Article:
phasthound and hort101 like this.
  6. RigglePLC

    RigglePLC LawnSite Fanatic
    Messages: 16,861

    Yes, it is still rather cool--what is your soil temperature? You are right in that the top bluegrass cultivars are slow to green-up in the spring. How many daily hours of sunlight do you have in the area?
    Is the soil soft? Muddy? I think it would be better to measure the inches of water applied per week. Put out a couple small rain gauges. About a half-inch twice per week would be sufficient. If no rain gauge, use a coffee mug and determine how much water per hour your irrigation delivers. Look up the data on Evapo-transpiration each week from Rutgers. This will show about how much water you need to replace during the hot summer months, as compared to coolness of the spring and fall.

    Get a moisture meter as used for house plants at Home Depot. Keep it above average, but below wet.
    Just to be sure, you may want to get the full-detail soil test or better yet, a "tissue test" which shows the levels of the micronutrients: Calcium, magnesium, sulfur, iron, manganese, zinc, copper, boron and the possible toxic elements like chlorides. Reduce the Milorganite as it includes too much phosphorus--plus some toxic heavy metals. Ties up iron and zinc.
    http://www.al-labs-west.com/services.php?section=Soil Analysis

    You are right to fertilize carefully without going over the top. Stay with the top-quality brands with plenty of controlled release nitrogen, (about 50 percent of the nitrogen should be in slow-release form).

    If it does not perk up in a couple weeks--feel free to get a local experienced owner-operator lawn guy to have a look. Just be ready to listen to his sales pitch--buy him a doughnut--to reward him in a small way for his time.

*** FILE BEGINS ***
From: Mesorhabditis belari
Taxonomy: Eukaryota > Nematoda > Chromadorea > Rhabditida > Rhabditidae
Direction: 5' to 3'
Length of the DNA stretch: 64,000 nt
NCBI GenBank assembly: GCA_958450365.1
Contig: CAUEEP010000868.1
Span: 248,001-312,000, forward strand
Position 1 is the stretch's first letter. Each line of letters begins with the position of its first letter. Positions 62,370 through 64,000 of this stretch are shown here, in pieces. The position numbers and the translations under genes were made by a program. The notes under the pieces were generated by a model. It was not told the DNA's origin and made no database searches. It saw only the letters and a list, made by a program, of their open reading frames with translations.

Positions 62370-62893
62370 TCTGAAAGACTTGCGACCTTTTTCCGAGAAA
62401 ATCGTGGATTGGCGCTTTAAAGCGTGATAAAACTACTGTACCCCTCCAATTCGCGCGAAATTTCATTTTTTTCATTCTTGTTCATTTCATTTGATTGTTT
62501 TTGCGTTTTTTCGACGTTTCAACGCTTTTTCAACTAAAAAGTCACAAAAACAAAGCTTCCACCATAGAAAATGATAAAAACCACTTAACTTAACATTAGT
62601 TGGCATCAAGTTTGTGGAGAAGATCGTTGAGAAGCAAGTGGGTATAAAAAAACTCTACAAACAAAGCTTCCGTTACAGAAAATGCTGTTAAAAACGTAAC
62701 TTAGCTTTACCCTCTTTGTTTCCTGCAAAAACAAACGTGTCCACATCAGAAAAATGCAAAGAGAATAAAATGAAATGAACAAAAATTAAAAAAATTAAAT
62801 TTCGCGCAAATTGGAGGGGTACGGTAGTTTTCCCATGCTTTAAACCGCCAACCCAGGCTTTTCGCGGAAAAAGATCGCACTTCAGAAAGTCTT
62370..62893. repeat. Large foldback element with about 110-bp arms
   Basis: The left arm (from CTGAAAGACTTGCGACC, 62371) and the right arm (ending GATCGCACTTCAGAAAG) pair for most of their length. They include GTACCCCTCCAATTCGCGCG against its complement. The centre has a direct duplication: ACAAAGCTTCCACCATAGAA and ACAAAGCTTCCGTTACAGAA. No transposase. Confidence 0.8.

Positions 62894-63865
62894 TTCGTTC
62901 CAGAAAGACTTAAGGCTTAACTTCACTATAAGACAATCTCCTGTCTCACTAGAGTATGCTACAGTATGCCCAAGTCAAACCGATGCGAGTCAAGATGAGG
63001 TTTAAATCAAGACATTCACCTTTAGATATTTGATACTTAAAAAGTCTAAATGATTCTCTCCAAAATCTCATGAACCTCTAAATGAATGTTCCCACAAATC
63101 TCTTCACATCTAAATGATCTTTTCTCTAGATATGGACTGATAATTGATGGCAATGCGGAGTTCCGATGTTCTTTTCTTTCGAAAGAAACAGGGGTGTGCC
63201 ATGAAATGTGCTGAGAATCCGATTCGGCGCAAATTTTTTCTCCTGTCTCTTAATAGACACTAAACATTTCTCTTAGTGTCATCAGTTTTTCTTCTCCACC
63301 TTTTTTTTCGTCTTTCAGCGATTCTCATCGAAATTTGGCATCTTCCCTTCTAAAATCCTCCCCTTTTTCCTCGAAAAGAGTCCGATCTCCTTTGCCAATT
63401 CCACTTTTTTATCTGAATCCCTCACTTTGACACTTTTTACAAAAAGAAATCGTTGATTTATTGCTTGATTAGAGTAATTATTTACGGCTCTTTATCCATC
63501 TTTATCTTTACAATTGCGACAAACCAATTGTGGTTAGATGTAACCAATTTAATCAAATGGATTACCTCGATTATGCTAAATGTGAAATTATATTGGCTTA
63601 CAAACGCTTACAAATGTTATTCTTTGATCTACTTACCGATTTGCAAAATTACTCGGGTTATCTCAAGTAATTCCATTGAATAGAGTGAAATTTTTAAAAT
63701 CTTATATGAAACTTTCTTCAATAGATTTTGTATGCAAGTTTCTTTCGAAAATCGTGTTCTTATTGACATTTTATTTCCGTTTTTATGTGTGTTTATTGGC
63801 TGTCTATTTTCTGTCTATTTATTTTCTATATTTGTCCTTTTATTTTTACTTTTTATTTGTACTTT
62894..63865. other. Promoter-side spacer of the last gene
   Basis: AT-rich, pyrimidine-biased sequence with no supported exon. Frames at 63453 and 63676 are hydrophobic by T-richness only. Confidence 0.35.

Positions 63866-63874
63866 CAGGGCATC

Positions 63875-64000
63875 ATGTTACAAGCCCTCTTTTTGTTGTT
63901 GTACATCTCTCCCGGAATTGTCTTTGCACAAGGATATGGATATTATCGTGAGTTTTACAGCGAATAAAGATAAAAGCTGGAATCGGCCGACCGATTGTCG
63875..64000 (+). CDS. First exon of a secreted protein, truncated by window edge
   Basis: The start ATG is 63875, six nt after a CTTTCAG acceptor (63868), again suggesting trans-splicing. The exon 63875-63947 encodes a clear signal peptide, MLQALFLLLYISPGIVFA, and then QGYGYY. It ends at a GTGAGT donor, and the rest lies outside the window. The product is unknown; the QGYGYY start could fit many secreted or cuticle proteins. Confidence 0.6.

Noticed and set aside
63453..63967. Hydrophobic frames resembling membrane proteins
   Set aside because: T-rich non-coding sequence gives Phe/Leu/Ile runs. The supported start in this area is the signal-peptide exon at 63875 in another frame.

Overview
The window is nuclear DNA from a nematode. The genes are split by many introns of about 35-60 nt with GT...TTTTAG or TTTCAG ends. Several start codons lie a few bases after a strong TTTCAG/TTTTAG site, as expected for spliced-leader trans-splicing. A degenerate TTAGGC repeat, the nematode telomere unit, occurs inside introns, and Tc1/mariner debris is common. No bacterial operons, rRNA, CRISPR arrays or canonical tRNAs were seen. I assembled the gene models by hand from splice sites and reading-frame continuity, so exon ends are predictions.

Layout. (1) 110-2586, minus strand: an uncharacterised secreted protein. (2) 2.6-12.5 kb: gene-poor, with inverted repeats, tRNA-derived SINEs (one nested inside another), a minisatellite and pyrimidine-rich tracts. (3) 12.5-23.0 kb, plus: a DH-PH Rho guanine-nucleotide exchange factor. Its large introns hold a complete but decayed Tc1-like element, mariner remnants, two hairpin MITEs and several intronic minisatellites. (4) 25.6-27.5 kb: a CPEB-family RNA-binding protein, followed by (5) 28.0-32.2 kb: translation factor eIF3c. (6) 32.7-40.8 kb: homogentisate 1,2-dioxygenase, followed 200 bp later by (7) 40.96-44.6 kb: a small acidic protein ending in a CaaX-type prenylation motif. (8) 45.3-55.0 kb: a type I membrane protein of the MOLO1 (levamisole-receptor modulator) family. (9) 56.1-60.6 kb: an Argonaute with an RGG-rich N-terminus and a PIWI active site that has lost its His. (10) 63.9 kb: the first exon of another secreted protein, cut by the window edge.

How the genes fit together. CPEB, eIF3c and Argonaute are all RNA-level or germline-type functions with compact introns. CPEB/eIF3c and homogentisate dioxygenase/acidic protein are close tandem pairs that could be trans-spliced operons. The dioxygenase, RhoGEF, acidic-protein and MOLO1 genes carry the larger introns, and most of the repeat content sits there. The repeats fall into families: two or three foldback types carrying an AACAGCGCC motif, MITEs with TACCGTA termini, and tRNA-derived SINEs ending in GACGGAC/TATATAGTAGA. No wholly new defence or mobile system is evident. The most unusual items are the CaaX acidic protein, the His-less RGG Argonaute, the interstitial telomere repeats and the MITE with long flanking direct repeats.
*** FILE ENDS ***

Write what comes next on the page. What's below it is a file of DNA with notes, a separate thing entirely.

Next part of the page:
He will likely check for grubs. Have him check for webworms, chinch bugs, dollarspot, and necrotic ring spot later in the year, if needed.
    Last edited: Apr 20, 2020
  7. phasthound

    phasthound LawnSite Fanatic
    Messages: 6,234

    Talk to the Tom at Site One in Cherry Hill about screamin green fert.
  8. RigglePLC

    RigglePLC LawnSite Fanatic
    Messages: 16,861

    Good idea above, Phast.
    And if you decide it has to be perfect--get the tissue test.

    Indoors last November, in paper cups, my Midnight KBG from Outside pride came up in only 8 days.
    I also have some planted outdoors for an experiment, March 3rd.
    Midnight in the Green bag, of course.


    View attachment 400052


    Last edited: Apr 20, 2020
    TrainingWheels likes this.
  9. OP

    roody2333 LawnSite Bronze Member
    from nj
    Messages: 1,043

    Have checked for grubs in the past and found none, I know there are some in the area but barely, like 1 per 2 cubic yards of dirt. So not going to suggest any insecticides since that'll also kill beneficial insects, .I would basically never suggest insecticide..
    If this doesn't work out, we'll probably just overseed it in Fall with TTTF and easy. But wanted to try and keep it %100 KBG, I prefer to save water and thus use TTTF or especially zoysia, but KBG is a more forgiving turf in terms of self repair than TTTF, and it's not too much sq footage.

    I think it's too cold still, but am wondering why last year the outside pride midnight never made it. My guess is over watering? I don't think any selectives were sprayed on it either while it was still in the sprout and pout stage the following Spring, this time won't spray anything on it either for a while, hopefully once it gets at least 4" tall and needs a few cuts, and would use amine instead of ester base.
    hort101 likes this.
  10. RigglePLC

    RigglePLC LawnSite Fanatic
    Messages: 16,861

    Mysterious Mr Roody. Keep a close eye on it. I will watch my outdoor planting of Midnight Kentucky bluegrass--and 3 other types. 39 F here and rain last night.
    A link, thanks to Phasthound, here is the official soil temp from Rutgers. Still cool in most areas.

    My opinion--speaking of germination--nothing really happens until the soil temps hit about 50 F.
    In my winter seeding test, March 3rd seeding had a few tiny sprouts of fine fescue.
    Other seed types--not sure--maybe a few.
    hort101 likes this.